For a cross-country trip, taking the train doesn’t make much sense. It’s far slower than flying, and more expensive to boot. But my mother and I both love riding trains and have been talking about doing a big trip for years, so we finally decided that last week’s graduation in Southern California provided the perfect opportunity. On Tuesday afternoon, we set out from the beach town of Encinitas, CA (where we’d spent the previous night with friends of mine), and four days and four trains later, we pulled into Philadelphia’s 30th Street Station.
I’ve traveled a lot in China, but have visited relatively little of the United States—most of my time here has been spent in the Northeast and California. My desire to take the train was less about the ride itself (Amtrak is certainly nice, and way better than any airline I know, but it’s still not a four-star experience) and more about seeing a large swath of the U.S. Mom and I spent pretty much all our waking hours sitting in our sleeper compartment and looking out the window, drinking coffee, cross-stitching (her) and knitting (me), and commenting on the landscape and towns we were passing through.
America, to state the obvious, is BIG. So, how do you get from Encinitas, CA to Philadelphia, PA via Amtrak, and what do you see along the way?
Train #1, the Pacific Surfliner: We began on Tuesday afternoon with a train that I know very well, the Pacific Surfliner, which travels between San Diego and San Luis Obispo. I used to take the Surfliner from Irvine to San Diego and back pretty regularly, and I never get tired of looking out the window and seeing the beaches of Southern California. We saw a lot of impressive scenery over the course of our cross-country trip, but I still consider the Surfliner to have the prettiest views. We boarded in Solana Beach and de-trained in Los Angeles, a journey of just over two hours—an easy and comfortable start to the journey.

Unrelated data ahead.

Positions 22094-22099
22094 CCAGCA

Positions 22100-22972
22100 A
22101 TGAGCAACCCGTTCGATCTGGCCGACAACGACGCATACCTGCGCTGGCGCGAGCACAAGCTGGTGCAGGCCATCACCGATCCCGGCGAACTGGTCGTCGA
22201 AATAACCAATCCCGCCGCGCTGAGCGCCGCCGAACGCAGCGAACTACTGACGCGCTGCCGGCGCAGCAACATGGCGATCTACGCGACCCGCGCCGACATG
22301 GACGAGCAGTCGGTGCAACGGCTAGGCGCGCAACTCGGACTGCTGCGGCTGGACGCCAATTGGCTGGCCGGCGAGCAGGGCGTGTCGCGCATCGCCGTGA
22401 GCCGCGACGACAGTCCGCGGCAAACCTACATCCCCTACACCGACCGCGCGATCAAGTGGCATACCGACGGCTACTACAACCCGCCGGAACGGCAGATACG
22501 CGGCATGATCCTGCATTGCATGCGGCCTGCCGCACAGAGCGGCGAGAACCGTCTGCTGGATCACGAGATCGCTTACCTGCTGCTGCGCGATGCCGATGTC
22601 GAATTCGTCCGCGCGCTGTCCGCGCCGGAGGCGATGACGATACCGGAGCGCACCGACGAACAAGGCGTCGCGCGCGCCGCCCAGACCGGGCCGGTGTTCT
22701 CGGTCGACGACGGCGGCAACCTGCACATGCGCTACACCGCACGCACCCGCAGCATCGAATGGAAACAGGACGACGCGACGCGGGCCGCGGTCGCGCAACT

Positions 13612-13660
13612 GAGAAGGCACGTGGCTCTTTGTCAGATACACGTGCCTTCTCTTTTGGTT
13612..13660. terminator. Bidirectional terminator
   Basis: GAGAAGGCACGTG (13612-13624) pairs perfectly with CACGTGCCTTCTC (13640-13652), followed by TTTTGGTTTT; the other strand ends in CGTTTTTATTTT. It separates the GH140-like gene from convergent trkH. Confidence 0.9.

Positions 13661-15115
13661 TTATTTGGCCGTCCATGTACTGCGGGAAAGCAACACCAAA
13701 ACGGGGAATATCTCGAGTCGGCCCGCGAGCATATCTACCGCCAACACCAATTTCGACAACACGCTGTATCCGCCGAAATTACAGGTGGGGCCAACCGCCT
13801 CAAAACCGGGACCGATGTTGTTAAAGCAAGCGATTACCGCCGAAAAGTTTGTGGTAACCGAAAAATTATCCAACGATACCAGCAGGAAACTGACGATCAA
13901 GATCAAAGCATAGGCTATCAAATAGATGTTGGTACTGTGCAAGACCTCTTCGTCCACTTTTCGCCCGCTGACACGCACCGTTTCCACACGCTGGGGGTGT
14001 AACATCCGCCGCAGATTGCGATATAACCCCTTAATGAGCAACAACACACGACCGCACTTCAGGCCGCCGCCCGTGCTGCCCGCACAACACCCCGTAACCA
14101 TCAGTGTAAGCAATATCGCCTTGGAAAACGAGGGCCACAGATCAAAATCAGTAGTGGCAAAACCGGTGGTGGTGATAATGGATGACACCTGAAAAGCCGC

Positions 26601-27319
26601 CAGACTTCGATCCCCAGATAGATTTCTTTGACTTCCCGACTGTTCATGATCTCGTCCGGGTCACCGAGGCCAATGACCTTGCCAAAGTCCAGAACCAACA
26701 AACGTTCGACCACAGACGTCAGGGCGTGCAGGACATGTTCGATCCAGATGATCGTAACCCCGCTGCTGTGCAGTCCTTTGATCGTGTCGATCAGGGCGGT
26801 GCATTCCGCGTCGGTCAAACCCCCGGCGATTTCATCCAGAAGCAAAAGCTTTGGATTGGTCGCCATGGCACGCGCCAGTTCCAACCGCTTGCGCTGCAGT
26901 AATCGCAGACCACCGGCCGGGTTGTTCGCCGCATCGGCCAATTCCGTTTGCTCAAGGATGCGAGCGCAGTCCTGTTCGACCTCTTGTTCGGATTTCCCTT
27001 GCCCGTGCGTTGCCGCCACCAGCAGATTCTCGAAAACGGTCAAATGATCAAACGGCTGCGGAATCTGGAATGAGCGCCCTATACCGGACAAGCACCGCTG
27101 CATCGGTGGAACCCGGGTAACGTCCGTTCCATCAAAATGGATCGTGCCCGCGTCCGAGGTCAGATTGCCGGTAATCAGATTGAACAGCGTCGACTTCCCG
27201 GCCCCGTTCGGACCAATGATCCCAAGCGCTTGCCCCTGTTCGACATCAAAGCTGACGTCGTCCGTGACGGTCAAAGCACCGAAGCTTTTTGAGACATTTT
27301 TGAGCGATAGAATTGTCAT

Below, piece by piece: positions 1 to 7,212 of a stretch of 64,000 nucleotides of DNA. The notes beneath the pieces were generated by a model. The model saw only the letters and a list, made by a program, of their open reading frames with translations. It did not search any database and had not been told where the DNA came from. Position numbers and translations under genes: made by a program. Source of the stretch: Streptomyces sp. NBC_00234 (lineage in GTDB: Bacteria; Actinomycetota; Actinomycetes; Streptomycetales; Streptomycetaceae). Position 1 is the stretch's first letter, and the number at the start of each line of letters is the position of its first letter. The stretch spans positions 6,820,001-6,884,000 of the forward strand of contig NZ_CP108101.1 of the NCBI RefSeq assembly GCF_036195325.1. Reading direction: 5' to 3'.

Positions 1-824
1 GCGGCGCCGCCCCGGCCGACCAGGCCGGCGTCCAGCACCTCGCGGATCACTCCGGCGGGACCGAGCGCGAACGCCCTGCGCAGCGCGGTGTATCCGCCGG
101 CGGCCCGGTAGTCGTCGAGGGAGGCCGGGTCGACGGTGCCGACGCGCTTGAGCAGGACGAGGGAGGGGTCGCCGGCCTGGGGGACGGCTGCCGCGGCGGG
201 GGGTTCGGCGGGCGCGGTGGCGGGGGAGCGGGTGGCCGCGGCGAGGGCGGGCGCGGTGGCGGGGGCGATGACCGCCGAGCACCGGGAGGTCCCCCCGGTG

Train #2, the Southwest Chief: This train was more or less the reason for our trip; its route is from Los Angeles to Chicago, and left to my own devices, I might have ridden that far and then flown to Philadelphia from Chicago (but I’m glad I didn’t!). Because the Chief leaves Union Station in Los Angeles at 6:15pm, we only got to see a little bit of California before night fell—by the time we woke up early the next morning, we were in Winslow, Arizona (and I had “Take It Easy” running through my head for the rest of the day). We had started out looking at subdivisions and shopping malls in Southern California on Tuesday night, but Wednesday was full of spectacular mesas and red-clay soil in Arizona and New Mexico. Mom and I couldn’t get over the distance between houses in many of the areas we passed through: we’d frequently see a house on top of a hill, with nothing around it for 20 or 30 miles. I like my alone time, but I think that’s a little too isolated for my taste.
A quick side note about our accommodations, because people have asked: We had regular seats on Trains #1 and 4, but reserved a “roomette” on Trains #2 and 3, the two overnight journeys. A roomette contains two berths, with the bottom one converting into two easy chairs during the day. Bathrooms and a shower room are elsewhere in the train carriage. All our meals were included in the price of the ticket, and we ate breakfasts and dinners in the dining car but elected to have lunches delivered to our cabin. Amtrak food is pretty decent—much better than anything I’ve ever had on an airplane—but the dining car does run out of most things by the end of the trip, and if I were still a vegetarian, I wouldn’t have had many options. There’s also a little bar at the end of each sleeper car with coffee and juice available 24 hours a day, and Mom and I drank many cups of Amtrak coffee (which is generally good) during our travels. In sum: yes, the tickets are expensive when compared to flying, but the accommodations are far more comfortable and Amtrak does the best it can to make you feel you’ve gotten something for your money.
When we woke up on Thursday, we had ridden through Colorado and were in Kansas, and the surroundings had gone from dry and desolate to wet and green. Very wet, actually, as a thunderstorm surrounded the train for several hours. Towns and station stops got closer and closer together, and we started seeing one neatly cared-for farm after another. We rode through Iowa, crossed the Mississippi River, and finally arrived in Chicago at 4:15pm on Thursday—44 hours after leaving Los Angeles, and about an hour behind schedule. Our slight delay didn’t matter to us much, though, as Mom and I had decided to stay overnight in Chicago, a city neither of us had ever visited before.